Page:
techniques and tips

Here are tips at each stage of the solve-field process, with conversion to azimuth / elevation per pixel with a known image location and time.

Solving field

Noisy images, including typical DSLR images of the night sky can have too many (false) sources detected in step 1. This can be observed in the *-objs.png files generated early in the solve-field processing chain. A reasonable goal for the number of sources detected is about 100. The default source count limit is 1000, but this is way too many for a practical solution time (or indeed, a solution at all). Adjusting the --sigma parameter is a useful way to control for noisy image. An image that at a glance looks high SNR upon closer inspection (e.g. a 3D intensity plot) may reveal a lot of false source detection potential. DSLR images especially should use --downsample 2 or --downsample 4. Thus typically two of the first lines you should see upon running solve-field should be like:

Downsampling by 2...
simplexy: found 129 sources.

Looking at the *-objs.png file should quickly reveal that mostly stars are highlighted. If there is debris, clouds, reflections, etc. that cause more than several false detections, this could drive failure to calibrate. In the gallery, that are images with a large planetary body in view from a satellite and other false detections, that still work. But in general too much clutter in the image causes more difficulty in solving.

Once a hash comes over about odds of about 1e6 (exp(1)**14) -- log-odds 14, solve-field attempts to enhance the match. The default log-odds threshold to solve is 1e9 (exp(1)**20) -- log-odds 20, solve-field declares the image field solved. If the image solves, one of the lines will be like:

log-odds ratio 35.9538 (4.11658e+15), 31 match, 0 conflict, 70 distractors, 123 index.

One of the most major improvements in speeding solution time, from impossibly long to say 10 seconds or less, is to set a minimum image field width with the -L parameter. is a blind solver, so it doesn’t know if you have the Hubble Telescope or a cell phone in the night sky. Obviously that is an extremely wide range of field of view (FOV) to cover. Why not make an obvious lower limit on your image FOV and speed image solution time by a factor of 20 or more. Don’t worry about fine adjustment to -L, being within 25-50% is more than adequate. So if I think my lens/camera setup gives a 10 degree FOV, I’ll set -L 5.

The *-indx.png shows good and bad sources. The *-ngc.png shows constellations and star names. This is readily confirmed with Stellarium should there be doubt.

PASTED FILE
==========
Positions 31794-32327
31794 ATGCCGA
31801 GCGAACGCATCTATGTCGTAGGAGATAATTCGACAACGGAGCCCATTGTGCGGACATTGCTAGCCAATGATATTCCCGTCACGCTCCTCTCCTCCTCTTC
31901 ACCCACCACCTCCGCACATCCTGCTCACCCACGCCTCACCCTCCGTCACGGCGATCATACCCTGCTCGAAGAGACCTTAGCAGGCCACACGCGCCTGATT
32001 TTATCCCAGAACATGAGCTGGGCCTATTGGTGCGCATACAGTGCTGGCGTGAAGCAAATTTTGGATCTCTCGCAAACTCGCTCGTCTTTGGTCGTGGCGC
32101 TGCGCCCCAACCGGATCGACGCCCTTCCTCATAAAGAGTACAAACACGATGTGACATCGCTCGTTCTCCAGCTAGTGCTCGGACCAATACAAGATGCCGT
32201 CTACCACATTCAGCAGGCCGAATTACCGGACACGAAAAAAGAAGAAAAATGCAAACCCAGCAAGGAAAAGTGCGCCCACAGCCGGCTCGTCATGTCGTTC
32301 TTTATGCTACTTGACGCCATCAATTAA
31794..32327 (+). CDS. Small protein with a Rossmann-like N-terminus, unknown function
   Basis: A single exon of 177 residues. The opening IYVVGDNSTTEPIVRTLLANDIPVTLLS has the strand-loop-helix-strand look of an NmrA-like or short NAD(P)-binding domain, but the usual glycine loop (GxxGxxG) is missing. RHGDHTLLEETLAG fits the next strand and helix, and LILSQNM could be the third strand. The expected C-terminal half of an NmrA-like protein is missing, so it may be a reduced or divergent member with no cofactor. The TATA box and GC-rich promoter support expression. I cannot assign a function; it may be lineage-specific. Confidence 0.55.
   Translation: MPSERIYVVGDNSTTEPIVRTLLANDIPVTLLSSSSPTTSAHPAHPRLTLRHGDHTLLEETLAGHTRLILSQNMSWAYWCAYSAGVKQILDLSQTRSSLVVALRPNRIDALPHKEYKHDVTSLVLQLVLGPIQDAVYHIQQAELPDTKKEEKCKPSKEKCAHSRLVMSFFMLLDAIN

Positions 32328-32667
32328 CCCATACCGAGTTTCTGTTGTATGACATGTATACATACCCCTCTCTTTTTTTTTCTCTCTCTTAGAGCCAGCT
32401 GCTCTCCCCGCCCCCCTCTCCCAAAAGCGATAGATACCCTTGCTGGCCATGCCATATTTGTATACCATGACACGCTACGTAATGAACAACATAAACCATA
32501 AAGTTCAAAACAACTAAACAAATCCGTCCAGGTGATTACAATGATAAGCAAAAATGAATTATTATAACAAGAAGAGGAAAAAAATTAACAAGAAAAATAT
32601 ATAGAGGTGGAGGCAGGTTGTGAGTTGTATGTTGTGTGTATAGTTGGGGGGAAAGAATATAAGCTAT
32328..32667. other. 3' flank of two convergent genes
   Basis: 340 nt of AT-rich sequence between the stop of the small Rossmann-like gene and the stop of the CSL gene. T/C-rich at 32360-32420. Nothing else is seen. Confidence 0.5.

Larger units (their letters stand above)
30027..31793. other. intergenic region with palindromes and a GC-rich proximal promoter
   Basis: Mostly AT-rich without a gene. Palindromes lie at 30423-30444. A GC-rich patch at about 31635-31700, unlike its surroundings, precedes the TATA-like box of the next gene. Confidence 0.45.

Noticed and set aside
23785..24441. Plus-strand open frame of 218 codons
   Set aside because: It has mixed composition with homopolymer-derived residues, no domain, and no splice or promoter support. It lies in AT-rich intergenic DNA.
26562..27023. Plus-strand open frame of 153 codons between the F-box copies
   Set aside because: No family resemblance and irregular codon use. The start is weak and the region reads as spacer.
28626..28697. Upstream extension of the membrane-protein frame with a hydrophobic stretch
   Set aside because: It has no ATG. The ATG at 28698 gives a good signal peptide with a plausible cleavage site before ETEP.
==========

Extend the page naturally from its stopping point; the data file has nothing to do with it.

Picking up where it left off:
In short:

  • --sigma and --downsample help reduce extraneous sources – try to get a little over 100 sources detected and manually see that most of them are stars
  • -L will greatly speed solution, particularly if you have DSLR, auroral camera, etc. imagery
  • is made for tangent plane images, but extensions exist to calibrate all-sky images.
  • Distortion of even prosumer lens may be too much for solve-field to handle over the entire image. Try cropping the image to a region of interest, save as .png and use solve-field on that.

Field accuracy

  1. Try to find a suitable image crop that will register with low enough error at the edges of the image. The wider the optical field of view, the closer to the center of the image and the smaller you have to make the crop. Otherwise, the center of the image will register well, but the error can grow unacceptably large at the edges > 1 degree az/el. This is where one has to visually inspect the image at each step (accuracy of RA/DEC, before converting to az/el) and iterate the cropping.  Very large DSLR images (several megapixels) benefit from downsampling with “solve-field –downsample 2” or so to smooth out the noise. When the FOV is too large (and you didn’t crop enough of the edges off) “solve-field” will simply fail. When a crop is good, solve-field solves in a few seconds on a modest laptop.

  2. Astrometry_azel post-processing in Python, which wrangles the data into a format acceptable to AstroPy for coordinate conversion to azimuth, elevation. This is the step where knowing the time and position of the photograph is vital. Seconds of time and 10s of meters of offset aren’t as important to wide field-of-view >30 degree images. Time and position error is increasingly important with decreasing field of view images.

  3. visually verify with Stellarium (noting the time zone, which is clearly displayed on the traditional program, but is not currently displayed on the web Stellarium service). Especially verify azimuth and elevation, which is where the accumulated error will be the worst.

Matlab exit return code for CI